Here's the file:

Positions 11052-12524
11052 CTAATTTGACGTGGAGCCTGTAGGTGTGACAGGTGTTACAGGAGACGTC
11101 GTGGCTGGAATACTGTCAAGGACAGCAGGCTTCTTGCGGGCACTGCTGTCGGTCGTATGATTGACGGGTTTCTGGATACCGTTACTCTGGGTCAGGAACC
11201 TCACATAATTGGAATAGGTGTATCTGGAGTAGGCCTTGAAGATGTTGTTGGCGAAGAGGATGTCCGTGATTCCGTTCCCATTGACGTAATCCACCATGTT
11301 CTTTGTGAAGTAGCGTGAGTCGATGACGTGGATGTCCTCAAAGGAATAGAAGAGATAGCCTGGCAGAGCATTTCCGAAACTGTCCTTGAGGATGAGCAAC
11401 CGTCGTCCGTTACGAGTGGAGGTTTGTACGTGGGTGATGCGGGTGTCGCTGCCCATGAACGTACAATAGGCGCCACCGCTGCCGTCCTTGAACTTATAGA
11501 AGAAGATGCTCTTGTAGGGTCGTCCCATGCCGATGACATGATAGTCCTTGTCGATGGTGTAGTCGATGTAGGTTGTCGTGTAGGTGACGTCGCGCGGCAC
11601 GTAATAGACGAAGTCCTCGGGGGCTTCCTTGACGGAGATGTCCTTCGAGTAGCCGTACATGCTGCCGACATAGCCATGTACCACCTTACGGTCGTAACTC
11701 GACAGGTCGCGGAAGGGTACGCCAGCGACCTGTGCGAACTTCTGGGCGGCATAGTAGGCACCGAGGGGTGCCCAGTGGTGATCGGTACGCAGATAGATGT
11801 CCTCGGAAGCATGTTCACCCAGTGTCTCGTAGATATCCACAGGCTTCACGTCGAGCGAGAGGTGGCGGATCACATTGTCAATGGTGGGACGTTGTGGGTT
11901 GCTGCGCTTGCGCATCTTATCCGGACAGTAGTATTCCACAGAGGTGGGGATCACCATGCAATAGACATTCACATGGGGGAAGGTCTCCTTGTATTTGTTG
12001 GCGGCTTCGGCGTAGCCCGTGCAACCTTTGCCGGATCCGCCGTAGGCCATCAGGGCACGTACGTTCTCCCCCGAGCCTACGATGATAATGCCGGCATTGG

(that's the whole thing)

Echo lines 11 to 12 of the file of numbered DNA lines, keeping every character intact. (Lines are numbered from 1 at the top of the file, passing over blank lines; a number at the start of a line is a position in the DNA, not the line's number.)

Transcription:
11901 GCTGCGCTTGCGCATCTTATCCGGACAGTAGTATTCCACAGAGGTGGGGATCACCATGCAATAGACATTCACATGGGGGAAGGTCTCCTTGTATTTGTTG
12001 GCGGCTTCGGCGTAGCCCGTGCAACCTTTGCCGGATCCGCCGTAGGCCATCAGGGCACGTACGTTCTCCCCCGAGCCTACGATGATAATGCCGGCATTGG